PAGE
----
Malawi not only faces rising energy demand, but has insufficient power generating capacity, lacks investment in new generators, struggles with high transmission and distribution costs, poor power quality and reliability, and finally, heavily subsidized pricing, that is controlled mostly by the government. But there is some hope on the horizon.
This unusual tree looks like it has been planted upside down, and has many African tales associated with it. Today it’s being used for many different things, it is even considered a superfood. However, like many other species of plants in Malawi, the Baobab tree is endangered. The pressures of poverty force many Malawians to burn these increasingly rare trees for fuel.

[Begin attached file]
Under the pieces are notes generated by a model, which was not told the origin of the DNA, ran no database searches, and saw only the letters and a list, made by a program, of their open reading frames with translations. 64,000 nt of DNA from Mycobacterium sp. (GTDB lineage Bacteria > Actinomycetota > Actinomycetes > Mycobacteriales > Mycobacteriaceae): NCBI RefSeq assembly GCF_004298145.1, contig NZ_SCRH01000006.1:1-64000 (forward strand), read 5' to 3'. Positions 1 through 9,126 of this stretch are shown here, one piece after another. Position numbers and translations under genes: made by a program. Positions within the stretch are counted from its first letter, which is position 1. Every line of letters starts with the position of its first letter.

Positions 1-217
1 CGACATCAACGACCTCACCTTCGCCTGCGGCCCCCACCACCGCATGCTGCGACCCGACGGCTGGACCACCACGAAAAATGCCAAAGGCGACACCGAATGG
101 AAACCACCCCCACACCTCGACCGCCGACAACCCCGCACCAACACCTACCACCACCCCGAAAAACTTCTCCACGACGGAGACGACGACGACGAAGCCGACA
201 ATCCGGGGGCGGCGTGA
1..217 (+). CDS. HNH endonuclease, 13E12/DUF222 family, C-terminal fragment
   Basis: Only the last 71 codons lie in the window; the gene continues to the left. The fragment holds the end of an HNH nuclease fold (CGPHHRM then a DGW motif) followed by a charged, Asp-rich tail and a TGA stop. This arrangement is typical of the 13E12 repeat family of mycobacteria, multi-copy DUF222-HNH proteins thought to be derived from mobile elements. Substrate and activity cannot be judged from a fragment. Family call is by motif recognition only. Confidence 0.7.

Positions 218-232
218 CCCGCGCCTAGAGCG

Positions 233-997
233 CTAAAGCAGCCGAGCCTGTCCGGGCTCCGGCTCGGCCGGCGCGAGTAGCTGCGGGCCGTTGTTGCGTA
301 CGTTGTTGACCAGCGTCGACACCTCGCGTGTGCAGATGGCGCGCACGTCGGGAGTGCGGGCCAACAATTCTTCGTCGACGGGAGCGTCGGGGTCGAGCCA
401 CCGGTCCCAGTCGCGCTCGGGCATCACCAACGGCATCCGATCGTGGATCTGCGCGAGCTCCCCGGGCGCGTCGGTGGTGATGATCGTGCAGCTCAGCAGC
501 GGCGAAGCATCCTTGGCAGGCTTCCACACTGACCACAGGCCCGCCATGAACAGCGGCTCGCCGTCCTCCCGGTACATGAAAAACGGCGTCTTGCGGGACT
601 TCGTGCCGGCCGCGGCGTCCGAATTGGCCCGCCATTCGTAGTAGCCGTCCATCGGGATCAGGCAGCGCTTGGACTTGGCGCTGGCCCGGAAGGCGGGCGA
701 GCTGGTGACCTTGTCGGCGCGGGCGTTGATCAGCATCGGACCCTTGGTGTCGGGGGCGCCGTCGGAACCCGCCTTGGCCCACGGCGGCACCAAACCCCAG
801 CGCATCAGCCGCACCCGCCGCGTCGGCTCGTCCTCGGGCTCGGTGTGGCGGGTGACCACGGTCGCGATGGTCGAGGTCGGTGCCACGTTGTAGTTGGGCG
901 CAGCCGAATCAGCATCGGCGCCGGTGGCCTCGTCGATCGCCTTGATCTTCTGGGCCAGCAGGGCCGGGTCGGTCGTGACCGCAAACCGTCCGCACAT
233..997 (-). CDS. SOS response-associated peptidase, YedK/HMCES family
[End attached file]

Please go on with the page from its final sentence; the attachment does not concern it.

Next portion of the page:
Businesses in Malawi need electricity to be successful in day to day tasks. But too often, the lights are turned off and owners and consumers are held at a stand still with few options.